Upon joining the struggling Oilers after a conditioning stint with American Hockey League affiliate Oklahoma City, Bryzgalov started things off with a bang. He stopped 12 of 13 shots in relief of Devan Dubnyk against the Chicago Blackhawks on Nov. 25, 2013, then three days later earned a 33-save shutout in his first start of the season against the Nashville Predators.
The uplifting start with Edmonton quickly turned into a downward spiral. In just his third start with the team, he suffered a head injury in the second period of a game against the Dallas Stars. He spent the next two weeks on injured reserve, then finished the month 1-3-2 with a 3.13 GAA and .912 save percentage. In January, he went 2-4-1 with a 3.62 GAA and .885 save percentage.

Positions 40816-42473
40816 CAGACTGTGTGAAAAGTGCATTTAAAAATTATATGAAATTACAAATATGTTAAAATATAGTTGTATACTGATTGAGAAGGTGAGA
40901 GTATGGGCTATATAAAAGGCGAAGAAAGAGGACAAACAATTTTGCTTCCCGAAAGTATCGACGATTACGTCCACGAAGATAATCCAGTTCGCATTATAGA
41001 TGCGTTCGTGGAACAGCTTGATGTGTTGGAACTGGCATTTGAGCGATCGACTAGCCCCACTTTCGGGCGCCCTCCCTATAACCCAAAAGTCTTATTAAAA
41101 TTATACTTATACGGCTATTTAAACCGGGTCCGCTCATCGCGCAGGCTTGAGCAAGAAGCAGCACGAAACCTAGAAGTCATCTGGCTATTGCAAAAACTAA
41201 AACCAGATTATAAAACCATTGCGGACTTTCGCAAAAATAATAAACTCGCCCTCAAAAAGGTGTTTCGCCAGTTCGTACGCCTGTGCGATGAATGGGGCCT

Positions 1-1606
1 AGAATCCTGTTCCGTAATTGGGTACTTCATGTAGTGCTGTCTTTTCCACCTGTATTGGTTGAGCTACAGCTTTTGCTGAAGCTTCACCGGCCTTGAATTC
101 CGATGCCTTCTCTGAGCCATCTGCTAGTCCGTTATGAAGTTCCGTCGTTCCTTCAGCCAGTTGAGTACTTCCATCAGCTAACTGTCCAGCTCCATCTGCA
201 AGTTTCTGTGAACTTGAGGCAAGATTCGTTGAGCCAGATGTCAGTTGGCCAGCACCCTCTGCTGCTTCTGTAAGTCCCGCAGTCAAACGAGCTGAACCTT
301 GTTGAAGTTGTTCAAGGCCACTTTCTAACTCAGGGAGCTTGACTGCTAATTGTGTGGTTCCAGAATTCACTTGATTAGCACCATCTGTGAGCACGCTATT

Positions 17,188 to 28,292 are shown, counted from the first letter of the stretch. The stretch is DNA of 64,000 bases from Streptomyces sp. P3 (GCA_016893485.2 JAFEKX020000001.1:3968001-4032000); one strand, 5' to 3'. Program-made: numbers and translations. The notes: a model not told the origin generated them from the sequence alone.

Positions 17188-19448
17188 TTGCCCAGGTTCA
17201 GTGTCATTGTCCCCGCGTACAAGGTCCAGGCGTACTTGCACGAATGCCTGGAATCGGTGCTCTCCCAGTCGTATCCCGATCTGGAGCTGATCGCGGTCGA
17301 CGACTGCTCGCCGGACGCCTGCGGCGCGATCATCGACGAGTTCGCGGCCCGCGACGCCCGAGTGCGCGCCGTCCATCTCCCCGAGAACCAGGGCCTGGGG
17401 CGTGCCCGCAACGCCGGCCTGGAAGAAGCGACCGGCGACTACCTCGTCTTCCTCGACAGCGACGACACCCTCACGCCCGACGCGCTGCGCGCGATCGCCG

In February, Bryzgalov rebounded. Due in part to additional rest during the Olympic break, his final three games with Edmonton were as strong as his first two, as he went 1-0-2 with 92 saves on 98 shots. That put him on the map for teams needing depth at the trade deadline, and with injuries to Harding and Niklas Backstrom, the Wild were clearly in the market.
Fast forward to today, and Minnesota's four-point buffer zone on a wild-card spot is considered fragile. The remaining schedule (six games) is daunting, as the Wild face the Chicago Blackhawks on Thursday and the Pittsburgh Penguins on Saturday, then play a back-to-back set against the Winnipeg Jets and Boston Bruins on Monday and Tuesday. They close out the season with a key battle against the St. Louis Blues on March 10, then close the regular season April 13 against Nashville.